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Per Nørgård

Publisher: Edition Wilhelm Hansen

Fons Laetitiae (1975)
Work Notes
FraFons Laetitiae
Wilhelm Hansen
Solo Voice(s) and up to 6 players
Year Composed
22 Minutes
Soprano [=Tenor]
Alternate Orchestration
Soprano; org
Programme Note
Per Nørgård Fons Laetitiae (1975)
FONS LAETITIAE (1975) for Soprano (or Tenor) and Harp (or luth).
An atmosphere of Marian gentleness, heavenly beauty and redeeming joy typifies the vocal works of Per Nørgårds in the 1970s, for example Fons Laetitiae.

On Fons Laetitiae the composer writes:

The concept of Mary has a depth that transcends all religious persuasions. All over the earth symbols of the gentle and maternal are known. But the word ´Maria´ is also associated – in sound – with the Latin word for the sea, “mare”, and she thus becomes the Star of the Sea, “Maris Stella”.
“Fons Laetitiae (the Fountain of Joy) is the first chamber music work that I composed directly in the context of the ending of my Third Symphony in 1975; it also incorporates melodic and harmonic themes from the symphony (the ´Maria´ motifs). However, the work was combined with a newly-created song (the “Flos ut rosa floruit” melody), whose Golden Section rhythms gave the melody a ´stamina´ that carried it over into many later compositions.”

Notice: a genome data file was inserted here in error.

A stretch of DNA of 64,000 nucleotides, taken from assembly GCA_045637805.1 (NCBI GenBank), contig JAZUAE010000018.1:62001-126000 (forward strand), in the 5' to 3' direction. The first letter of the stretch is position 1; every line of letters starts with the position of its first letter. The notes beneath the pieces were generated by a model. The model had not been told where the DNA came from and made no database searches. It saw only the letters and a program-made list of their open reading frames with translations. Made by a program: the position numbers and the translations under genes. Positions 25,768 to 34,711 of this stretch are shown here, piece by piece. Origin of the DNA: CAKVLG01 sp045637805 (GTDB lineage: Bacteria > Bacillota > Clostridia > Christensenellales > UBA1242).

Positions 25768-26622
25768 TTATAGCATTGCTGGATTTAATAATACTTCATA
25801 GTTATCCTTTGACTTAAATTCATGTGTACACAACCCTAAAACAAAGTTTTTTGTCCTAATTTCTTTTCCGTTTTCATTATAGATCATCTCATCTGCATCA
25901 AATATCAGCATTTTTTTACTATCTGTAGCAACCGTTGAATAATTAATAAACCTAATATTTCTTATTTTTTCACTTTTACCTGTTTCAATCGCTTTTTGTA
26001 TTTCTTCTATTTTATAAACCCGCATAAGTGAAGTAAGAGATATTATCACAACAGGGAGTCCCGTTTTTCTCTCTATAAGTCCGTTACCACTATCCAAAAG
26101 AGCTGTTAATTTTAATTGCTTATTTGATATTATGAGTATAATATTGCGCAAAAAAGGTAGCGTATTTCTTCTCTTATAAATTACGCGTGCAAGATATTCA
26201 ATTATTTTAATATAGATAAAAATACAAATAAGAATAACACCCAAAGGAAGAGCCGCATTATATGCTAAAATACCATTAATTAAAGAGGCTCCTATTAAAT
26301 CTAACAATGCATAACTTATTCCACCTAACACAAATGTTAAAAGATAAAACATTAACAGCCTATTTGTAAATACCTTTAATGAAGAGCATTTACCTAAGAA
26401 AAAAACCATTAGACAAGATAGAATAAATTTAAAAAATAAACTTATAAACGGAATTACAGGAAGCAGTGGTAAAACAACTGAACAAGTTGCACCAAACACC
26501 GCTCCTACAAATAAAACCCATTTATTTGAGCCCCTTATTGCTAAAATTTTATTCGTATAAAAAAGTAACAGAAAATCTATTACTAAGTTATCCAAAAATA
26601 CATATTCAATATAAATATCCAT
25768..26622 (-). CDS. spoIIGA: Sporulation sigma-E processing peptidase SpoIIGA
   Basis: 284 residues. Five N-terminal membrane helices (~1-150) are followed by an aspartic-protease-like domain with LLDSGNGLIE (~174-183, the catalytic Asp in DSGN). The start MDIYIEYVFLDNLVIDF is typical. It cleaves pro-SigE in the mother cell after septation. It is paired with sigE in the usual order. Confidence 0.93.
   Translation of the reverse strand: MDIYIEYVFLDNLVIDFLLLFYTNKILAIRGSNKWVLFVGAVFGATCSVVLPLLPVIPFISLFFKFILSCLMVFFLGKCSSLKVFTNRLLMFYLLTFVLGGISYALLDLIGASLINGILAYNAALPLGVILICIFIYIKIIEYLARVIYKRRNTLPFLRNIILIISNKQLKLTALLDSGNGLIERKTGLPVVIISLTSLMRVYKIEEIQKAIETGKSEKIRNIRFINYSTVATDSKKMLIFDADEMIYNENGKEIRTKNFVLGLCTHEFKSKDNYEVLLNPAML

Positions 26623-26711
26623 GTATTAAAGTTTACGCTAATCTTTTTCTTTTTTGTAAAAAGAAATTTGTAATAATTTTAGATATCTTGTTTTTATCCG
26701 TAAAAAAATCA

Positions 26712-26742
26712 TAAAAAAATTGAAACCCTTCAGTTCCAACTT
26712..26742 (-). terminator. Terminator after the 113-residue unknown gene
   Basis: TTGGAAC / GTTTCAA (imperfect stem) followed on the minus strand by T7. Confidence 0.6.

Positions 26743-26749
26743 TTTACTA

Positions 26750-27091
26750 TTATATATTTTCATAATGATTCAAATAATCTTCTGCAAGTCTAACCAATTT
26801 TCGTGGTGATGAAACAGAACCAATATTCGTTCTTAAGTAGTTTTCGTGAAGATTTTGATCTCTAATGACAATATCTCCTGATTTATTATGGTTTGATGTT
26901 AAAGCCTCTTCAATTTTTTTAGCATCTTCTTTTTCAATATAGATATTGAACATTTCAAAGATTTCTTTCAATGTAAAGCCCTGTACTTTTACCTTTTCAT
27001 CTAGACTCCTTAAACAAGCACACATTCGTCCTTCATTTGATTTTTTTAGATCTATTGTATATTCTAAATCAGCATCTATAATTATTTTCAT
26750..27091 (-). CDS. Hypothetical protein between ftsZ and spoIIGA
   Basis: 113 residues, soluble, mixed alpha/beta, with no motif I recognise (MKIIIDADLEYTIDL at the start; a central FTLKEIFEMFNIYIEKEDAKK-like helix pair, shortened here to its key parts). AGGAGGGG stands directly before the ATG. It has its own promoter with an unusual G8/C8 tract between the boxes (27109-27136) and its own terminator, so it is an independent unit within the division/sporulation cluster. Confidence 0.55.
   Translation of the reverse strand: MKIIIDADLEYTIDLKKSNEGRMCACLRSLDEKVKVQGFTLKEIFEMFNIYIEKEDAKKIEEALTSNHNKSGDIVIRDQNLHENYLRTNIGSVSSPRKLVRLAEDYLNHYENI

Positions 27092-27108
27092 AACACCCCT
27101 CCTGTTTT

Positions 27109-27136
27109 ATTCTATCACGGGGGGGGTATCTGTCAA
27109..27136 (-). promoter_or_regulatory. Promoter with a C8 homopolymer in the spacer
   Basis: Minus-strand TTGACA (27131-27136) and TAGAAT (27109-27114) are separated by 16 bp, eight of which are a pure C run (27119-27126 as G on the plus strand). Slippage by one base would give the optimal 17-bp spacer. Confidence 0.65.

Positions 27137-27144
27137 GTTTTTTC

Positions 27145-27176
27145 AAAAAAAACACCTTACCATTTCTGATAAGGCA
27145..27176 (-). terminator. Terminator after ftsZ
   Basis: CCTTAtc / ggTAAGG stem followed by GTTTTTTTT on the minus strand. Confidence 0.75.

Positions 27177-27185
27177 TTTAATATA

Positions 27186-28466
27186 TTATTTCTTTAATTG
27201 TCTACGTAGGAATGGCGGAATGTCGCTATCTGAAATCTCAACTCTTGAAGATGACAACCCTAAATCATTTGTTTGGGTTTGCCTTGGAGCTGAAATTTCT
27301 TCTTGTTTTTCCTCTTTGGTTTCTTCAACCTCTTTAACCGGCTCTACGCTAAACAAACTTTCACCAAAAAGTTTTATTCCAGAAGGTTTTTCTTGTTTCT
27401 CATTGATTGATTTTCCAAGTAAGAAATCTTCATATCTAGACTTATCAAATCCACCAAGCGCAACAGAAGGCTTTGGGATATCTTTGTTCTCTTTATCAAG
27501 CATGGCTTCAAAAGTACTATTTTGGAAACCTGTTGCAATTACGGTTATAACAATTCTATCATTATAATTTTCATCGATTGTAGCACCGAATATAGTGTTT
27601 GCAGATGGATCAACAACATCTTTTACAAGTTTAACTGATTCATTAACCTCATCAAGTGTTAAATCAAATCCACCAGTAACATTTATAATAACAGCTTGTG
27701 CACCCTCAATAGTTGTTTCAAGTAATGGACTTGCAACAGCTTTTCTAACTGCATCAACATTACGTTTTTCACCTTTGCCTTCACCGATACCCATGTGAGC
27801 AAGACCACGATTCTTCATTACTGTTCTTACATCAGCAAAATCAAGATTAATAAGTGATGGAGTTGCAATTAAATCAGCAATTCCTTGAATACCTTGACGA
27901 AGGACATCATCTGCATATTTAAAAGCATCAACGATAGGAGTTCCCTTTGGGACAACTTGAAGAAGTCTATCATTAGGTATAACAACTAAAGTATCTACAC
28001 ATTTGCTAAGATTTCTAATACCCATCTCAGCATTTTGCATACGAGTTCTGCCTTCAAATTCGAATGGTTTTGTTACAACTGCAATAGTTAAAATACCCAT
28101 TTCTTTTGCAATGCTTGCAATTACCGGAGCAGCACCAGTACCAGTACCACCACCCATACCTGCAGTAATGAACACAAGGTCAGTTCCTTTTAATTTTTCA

The two Maria themes and the Flos ut rosa floruit melody are based on direct ´extracts´ from
my so called infinity series, and the arching “Flos ut rosa” melody was developed further in seven later works, from the orchestral Twilight (1976) through the choral song “Flos ut rosa floruit” (1991), the 12-part choral work “Ut Rosa” (2001) and the piano piece “Et rosenblad” (A Rose Petal )(2002) to the harp works Consolazione (2002), Harp Concerto no. 2 – Through Thorns (2000) and “Flowering” (2007).

One of the mentioned ´Marian melodies´ is now included in the new standard Danish hymnal (Den Danske Salmebog no. 720 – Som året går/The passing year) and both have formed starting points for around 20 later works – especially vocal or choral – to texts by the Danish poet Ole Sarvig (1921-1981).

Per Nørgård

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